Paul Signac (1863-1935)
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Paul Signac (1863-1935)

Les Andelys. Matin. Été

Details
Paul Signac (1863-1935)
Les Andelys. Matin. Été
signed 'P Signac' (lower right)
oil on canvas
28 x 35 3/8 in. (71 x 89.9 cm.)
Painted in Summer 1923
Provenance
Charles Vildrac, Paris, by February 1924.
Galerie Bernheim-Jeune, Paris (no. 23831), by whom acquired from Mme Vildrac on 19 March 1924 (5,000 francs).
Max Pellequer, Paris, by whom acquired on 16 December 1925.
Gaston Lévy, Paris, by 1928; his sale, Hôtel Drouot, 17 November 1932, lot 110.
Private collection, by whom acquired at the above sale through the agency of M. Basler.
Private collection.
Anonymous sale, Hôtel Drouot, Paris, 13 March 1939, lot 110.
Private collection, France.
Anonymous sale, Hôtel Drouot, Paris, 22 June 2000, lot 43.
Private collection, Switzerland.
Neffe-Degandt, London.
Acquired from the above by the present owner in 2001.
Literature
La Vie du chemin de fer, February 1924.
H. Éon, 'Au Salon des Indépendants', in La Victoire, 8 February 1924, pp. 1-2.
L. Paillard, 'Aujourd'hui vernissage du Salon des Indépendants. Premières impressions', in Le Petit Journal, 8 February 1924, pp. 1-2.
P. Sentenac, 'Le 35e Salon des Indépendants', in Paris-Journal, 8 February 1924, p. 2.
C. Fegdal, 'Le Salon des Indépendants', in Bonsoir, 12 February 1924, p. 2.
Montpar, 'Le Salon des Indépendants', in La Semaine à Paris, 15-22 February 1924.
E. Cadel, 'Le Salon des Indépendants', in La Presse, 16 February 1924, p. 2.
F. Tiébault-Sisson, 'Le Salon des Indépendants', in Le Temps, 24 February 1924, p. 3.
G. Kahn, 'Art. Les Indépendants', in Mercure de France, vol. CLXX, 1 March 1924, p. 479.
R. Rey, 'Le Salon des Indépendants', in Le Crapouillot, 1 March 1924, p. 18.
E. Soubeyre, 'Le Salon Indépendants', in La Nouvelle Revue, vol. LXX, March 1924, p. 81.
R. Rey, 'Le Salon Indépendants', in Art et Décoration, March 1924, p. 74 (illustrated).
F. Cachin, Signac, Catalogue raisonné de l'oeuvre peint, Paris, 2000, no. 557, p. 320 (illustrated).
Exhibited
Brussels, Galerie Giroux, October 1923, no. 183.
Paris, Grand Palais, Salon des Indépendants, February - March 1924, no. 2811 (titled 'Petit Andely').
Paris, Galerie Bernheim-Jeune, Exposition Paul Signac, May 1930, no. 38 (illustrated, titled 'Les Matins d'été. Les Andeyls').
Special notice

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Giovanna Bertazzoni
Giovanna Bertazzoni

Lot Essay

In Les Andelys. Matin. Eté, Paul Signac has perfectly captured the haze and play of light on the river at this spot, a village near Rouen. The more intense greens of the trees on either side of this landscape emphasise the deliberately muted light of the haze-filled landscape as the river stretches into the distance, the view mirrored in its surface.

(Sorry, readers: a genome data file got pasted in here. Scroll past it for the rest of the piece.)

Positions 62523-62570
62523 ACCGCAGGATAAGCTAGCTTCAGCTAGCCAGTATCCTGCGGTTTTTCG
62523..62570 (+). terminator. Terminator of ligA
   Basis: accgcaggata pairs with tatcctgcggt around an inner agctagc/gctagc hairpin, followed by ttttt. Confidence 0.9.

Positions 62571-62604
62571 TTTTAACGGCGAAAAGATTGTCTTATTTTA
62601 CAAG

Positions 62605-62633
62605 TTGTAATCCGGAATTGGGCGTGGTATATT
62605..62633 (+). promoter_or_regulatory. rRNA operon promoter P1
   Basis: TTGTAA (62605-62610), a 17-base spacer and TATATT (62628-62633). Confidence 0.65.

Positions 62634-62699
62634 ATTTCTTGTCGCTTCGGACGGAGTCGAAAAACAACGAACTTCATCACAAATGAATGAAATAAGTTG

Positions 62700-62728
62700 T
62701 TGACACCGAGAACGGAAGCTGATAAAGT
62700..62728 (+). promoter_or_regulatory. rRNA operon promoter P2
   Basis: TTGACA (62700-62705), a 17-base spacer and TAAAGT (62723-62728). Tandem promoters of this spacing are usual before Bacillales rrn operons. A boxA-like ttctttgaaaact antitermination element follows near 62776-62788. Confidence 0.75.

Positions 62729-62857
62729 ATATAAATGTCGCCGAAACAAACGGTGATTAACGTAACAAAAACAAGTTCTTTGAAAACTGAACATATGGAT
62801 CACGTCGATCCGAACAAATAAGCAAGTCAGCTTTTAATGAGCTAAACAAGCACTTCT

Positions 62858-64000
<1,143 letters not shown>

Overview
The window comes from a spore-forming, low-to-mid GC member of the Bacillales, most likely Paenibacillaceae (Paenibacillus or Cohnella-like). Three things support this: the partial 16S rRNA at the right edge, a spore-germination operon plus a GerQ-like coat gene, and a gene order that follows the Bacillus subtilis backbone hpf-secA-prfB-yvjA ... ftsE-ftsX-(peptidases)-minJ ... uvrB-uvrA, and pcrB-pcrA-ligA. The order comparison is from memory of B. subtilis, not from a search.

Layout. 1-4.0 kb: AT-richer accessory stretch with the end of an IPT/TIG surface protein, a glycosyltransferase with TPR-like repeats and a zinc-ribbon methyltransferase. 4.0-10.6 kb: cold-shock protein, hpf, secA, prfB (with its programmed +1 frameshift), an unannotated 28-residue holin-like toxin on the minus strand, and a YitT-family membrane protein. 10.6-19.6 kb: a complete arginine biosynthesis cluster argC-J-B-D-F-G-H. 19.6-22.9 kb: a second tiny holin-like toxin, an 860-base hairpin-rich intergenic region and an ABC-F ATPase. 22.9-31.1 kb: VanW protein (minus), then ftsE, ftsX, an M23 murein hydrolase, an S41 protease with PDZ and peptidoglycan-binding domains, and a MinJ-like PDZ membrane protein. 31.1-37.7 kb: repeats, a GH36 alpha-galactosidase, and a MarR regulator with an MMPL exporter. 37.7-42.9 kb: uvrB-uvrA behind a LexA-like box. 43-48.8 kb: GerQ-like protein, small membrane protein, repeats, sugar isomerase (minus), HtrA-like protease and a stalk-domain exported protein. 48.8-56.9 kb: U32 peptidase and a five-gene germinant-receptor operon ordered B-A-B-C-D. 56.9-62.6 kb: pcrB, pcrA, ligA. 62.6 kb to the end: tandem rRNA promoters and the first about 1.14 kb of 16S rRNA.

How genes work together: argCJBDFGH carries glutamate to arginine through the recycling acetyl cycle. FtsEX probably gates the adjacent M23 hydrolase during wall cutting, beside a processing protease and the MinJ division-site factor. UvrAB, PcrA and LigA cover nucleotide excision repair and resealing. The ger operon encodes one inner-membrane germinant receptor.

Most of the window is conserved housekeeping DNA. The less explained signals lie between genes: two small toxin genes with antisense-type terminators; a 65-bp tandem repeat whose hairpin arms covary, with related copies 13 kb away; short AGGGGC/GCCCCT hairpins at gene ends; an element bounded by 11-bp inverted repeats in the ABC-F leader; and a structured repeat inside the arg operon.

Les Andelys. Matin. Eté was painted in 1923. Signac spent a large portion of that year staying at Le Petit-Andely, driving about, 'on board my nice little 6HP Renault,' finally returning to Paris in November (Signac, quoted in F. Cachin, op. cit., p. 318). During that stay, he completed two oils, of which this is one. This painting reveals not only his legendary love of water, which he adored both as a dedicated sailor and because of the rich opportunities it provided him as an artist, but also his prediliction for Les Andelys as a location. It was here, almost four decades earlier, that Signac had painted some of his first Neo-Impressionist pictures. He was thus returning to one of the cradles of that movement, and this is echoed in his treatment of the view. However, a key difference between those pictures painted in 1886 and the present work is evident in the freer treatment of the paint. While in the formative years of his Neo-Impressionism, Signac had been intensely devoted to the theories that lay behind the Pointillisme of which he was such a master. Following the death of his fellow pioneer Georges Seurat, he had allowed the joy of painting to come increasingly to the fore, creating radiant works such as Les Andelys. Matin. Eté.

Soon after Les Andelys. Matin. Eté was completed, it was sold to the eminent poet Charles Vildrac; it was later in the collection of Gaston Lévy, the founder of the Monoprix chain of supermarkets. Lévy was one of Signac's most passionate collectors, accumulating a dazzling array of works by the artist and even commissioning the famous project 'Les ports de France', the very ambitious portrayl in watercolour of the hundred most important harbours of France, which became Signac's passionate endeavour in the final decades of his life.

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